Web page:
Don't put up with contagion

Today’s contributor shares how ‘turning off’ the thought that sickness is inevitable by considering everyone’s real identity as God’s flawless, spiritual child brought quick healing.

Christian Science Perspective audio edition
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The 15-minute drive from my home into town winds through the woods and into hilly farmland with a glimpse of a lake. As I drive this familiar route – sometimes being quiet, and sometimes listening to music on the radio – I enjoy the scenery.

Once I was enjoying this pleasant drive when a song came on the radio that I didn’t like. I thought: “Ugh, I’ve got this beautiful day to drive, and I have to listen to this annoying music. And it will probably go through my mind the rest of the day.” It didn’t occur to me until about halfway through the song that I could actually turn the radio off!

While I had to laugh at myself, this incident made me consider how easy it can be to go along with disturbing influences that can take away our mental peace or even negatively affect our physical health, and to entertain such thoughts throughout the day. As with that song, they may begin subtly but can become more aggressive. The good news is that we have the ability to “turn off” these thoughts by turning to God and letting Him fill our consciousness with the unchanging, harmonious spiritual reality that assures our peace and health.

Monitor founder Mary Baker Eddy addressed this idea when she wrote: “Stand porter at the door of thought. Admitting only such conclusions as you wish realized in bodily results, you will control yourself harmoniously” (“Science and Health with Key to the Scriptures,” p. 392).

I’ve had several opportunities to see the power of this kind of prayer in action. For example, several years ago I woke with a very uncomfortable sore throat on the first morning of a family trip. It was a beautiful day, and we had a lot of fun activities planned. But this sore throat was a bit like that annoying song in its persistence, and I was concerned it would ruin my day.

I had experienced physical healing many times before by praying. For me, praying about illness often begins with considering my true identity as God’s spiritual image, as described at the beginning of the Bible (see Genesis 1:26, 27). So I took some time that morning to better understand what it meant to be the image of God – spiritual, because God is Spirit. I realized that because everyone’s true nature is the image of God’s perfect wholeness, perfect health was my natural state of being.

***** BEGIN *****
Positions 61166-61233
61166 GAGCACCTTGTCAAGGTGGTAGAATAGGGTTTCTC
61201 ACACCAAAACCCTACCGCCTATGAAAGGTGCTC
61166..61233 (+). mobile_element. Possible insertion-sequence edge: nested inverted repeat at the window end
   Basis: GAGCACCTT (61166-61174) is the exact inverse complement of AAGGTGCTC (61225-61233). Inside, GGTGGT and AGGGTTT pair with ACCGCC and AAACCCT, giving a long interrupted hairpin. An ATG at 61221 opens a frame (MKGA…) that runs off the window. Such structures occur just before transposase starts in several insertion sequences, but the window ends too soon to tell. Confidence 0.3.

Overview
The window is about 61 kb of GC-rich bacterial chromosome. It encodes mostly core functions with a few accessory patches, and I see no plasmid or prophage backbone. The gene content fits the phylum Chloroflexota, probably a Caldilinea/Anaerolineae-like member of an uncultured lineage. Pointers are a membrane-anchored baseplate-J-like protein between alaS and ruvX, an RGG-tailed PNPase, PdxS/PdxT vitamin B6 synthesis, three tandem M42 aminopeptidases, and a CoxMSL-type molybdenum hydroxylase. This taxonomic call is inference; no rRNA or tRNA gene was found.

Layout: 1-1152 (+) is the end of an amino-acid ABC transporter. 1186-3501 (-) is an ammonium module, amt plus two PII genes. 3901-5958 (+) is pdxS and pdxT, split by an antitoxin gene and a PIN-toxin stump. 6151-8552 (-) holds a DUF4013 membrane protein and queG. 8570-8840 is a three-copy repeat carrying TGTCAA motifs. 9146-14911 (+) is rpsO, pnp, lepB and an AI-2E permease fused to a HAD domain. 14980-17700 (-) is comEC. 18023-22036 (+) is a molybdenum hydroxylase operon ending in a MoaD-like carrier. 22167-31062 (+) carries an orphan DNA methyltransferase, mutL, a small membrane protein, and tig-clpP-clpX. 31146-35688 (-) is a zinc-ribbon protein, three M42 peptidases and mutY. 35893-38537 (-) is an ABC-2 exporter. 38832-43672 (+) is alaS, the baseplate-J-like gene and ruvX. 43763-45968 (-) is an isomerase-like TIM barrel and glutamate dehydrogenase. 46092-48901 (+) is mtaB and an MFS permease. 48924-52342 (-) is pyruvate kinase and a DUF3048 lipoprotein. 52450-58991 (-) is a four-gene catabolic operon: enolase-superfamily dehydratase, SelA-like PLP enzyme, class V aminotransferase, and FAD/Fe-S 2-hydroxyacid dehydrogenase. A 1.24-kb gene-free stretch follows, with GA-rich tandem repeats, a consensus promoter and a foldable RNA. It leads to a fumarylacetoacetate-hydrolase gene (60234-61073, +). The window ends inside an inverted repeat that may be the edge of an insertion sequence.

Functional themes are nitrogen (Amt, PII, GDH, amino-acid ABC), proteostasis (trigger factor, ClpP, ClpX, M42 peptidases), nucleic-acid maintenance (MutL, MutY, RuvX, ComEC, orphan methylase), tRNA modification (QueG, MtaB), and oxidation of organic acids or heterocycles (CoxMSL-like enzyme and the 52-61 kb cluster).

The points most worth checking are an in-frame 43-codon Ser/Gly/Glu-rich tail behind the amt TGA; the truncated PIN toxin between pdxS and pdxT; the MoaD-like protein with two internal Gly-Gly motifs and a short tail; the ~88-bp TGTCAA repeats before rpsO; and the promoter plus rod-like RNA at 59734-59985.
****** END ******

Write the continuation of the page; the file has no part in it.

This true identity is permanent – not affected by the circumstances around us. And understanding this spiritual fact inspires confidence in God’s care for us, which dispels fear of illness and gives us a powerful basis for rejecting thoughts of contagion, knowing contagion has no foundation in spiritual reality.

Praying on this basis of spiritual reality can also bring to the surface any unhelpful thoughts that perhaps we have let linger, so that we can then work toward healing them. Sure enough, as I prayed that morning, I recalled that several days prior to this, I’d distanced myself from someone else experiencing similar symptoms to what I now faced, so I wouldn’t catch anything.

I realized that simply going along with the thought that sickness is contagious and inevitable hadn’t been the best way to care for this person or myself. But how freeing it is to know that it’s never too late to change our approach. I still had the opportunity to recognize the perfection of God’s creation and perfect health as everyone’s God-given right.

I continued praying along these lines, and by mid-morning I was completely free of the sore throat and all symptoms of illness, and able to freely participate in the day’s activities with my family. The clearer understanding I gained of everyone’s true identity as spiritual and pure, not as mortals vulnerable to illness, has many times helped me to better support others, too.

Actively guarding our thinking against any contagious thoughts – whether thoughts of physical illness or influences of hate or fear – doesn’t mean just ignoring what’s going on around us. On the contrary, it means exercising our inherent awareness of the presence and power of God, and of everyone’s real identity as God’s flawless, spiritual child. And this spiritual awareness not only brings about more healing in our lives, but also makes us ready and able to help meet the needs of humanity through our prayers.

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